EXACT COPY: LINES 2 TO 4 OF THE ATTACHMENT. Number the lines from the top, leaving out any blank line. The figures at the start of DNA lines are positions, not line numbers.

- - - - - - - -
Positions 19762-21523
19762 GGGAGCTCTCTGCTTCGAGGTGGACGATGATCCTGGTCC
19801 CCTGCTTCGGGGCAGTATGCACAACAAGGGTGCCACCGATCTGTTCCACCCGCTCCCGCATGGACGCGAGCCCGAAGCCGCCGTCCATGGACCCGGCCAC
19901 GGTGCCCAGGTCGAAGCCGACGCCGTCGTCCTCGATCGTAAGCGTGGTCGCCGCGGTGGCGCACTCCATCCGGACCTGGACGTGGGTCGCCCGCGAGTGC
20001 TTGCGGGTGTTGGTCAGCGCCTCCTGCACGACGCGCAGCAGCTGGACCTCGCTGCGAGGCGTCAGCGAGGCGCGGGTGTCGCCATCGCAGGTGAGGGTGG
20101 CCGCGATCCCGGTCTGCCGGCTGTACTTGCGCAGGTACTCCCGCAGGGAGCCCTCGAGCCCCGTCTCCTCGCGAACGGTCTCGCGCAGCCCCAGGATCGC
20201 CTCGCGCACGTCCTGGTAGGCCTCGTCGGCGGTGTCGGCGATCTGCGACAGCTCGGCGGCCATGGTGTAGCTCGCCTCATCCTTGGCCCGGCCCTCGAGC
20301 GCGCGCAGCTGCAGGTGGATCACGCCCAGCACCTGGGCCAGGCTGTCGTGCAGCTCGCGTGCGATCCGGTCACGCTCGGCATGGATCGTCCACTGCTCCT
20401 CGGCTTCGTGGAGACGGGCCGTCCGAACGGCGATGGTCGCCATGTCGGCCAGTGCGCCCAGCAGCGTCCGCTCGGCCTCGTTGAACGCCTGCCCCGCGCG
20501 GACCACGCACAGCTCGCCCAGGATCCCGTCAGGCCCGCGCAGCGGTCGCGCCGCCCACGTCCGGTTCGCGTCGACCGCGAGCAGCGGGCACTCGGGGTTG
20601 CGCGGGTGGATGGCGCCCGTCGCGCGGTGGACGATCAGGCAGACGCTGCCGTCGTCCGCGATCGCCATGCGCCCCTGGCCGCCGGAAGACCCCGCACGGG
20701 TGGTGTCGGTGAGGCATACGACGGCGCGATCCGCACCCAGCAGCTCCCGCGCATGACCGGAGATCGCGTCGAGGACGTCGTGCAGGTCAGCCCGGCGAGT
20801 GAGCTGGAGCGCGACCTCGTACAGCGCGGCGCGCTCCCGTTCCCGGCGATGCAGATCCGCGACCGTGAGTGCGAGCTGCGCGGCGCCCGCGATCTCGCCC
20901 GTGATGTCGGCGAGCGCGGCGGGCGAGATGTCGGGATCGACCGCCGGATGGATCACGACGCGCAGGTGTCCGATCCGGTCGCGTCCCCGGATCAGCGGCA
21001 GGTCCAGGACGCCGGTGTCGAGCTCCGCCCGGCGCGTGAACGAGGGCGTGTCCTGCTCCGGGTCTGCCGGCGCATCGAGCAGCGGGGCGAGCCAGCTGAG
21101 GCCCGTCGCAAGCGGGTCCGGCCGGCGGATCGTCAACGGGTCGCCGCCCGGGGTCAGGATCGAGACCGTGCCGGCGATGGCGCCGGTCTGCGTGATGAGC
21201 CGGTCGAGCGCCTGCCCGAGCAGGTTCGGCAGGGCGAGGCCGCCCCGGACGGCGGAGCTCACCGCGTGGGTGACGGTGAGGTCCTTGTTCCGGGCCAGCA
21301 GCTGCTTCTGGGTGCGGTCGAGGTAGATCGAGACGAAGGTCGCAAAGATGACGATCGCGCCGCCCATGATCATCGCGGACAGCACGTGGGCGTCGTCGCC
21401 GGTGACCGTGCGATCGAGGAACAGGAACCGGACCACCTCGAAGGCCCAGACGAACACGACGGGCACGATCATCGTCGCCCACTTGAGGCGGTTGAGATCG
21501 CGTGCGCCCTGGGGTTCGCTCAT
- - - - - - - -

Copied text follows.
19762 GGGAGCTCTCTGCTTCGAGGTGGACGATGATCCTGGTCC
19801 CCTGCTTCGGGGCAGTATGCACAACAAGGGTGCCACCGATCTGTTCCACCCGCTCCCGCATGGACGCGAGCCCGAAGCCGCCGTCCATGGACCCGGCCAC
19901 GGTGCCCAGGTCGAAGCCGACGCCGTCGTCCTCGATCGTAAGCGTGGTCGCCGCGGTGGCGCACTCCATCCGGACCTGGACGTGGGTCGCCCGCGAGTGC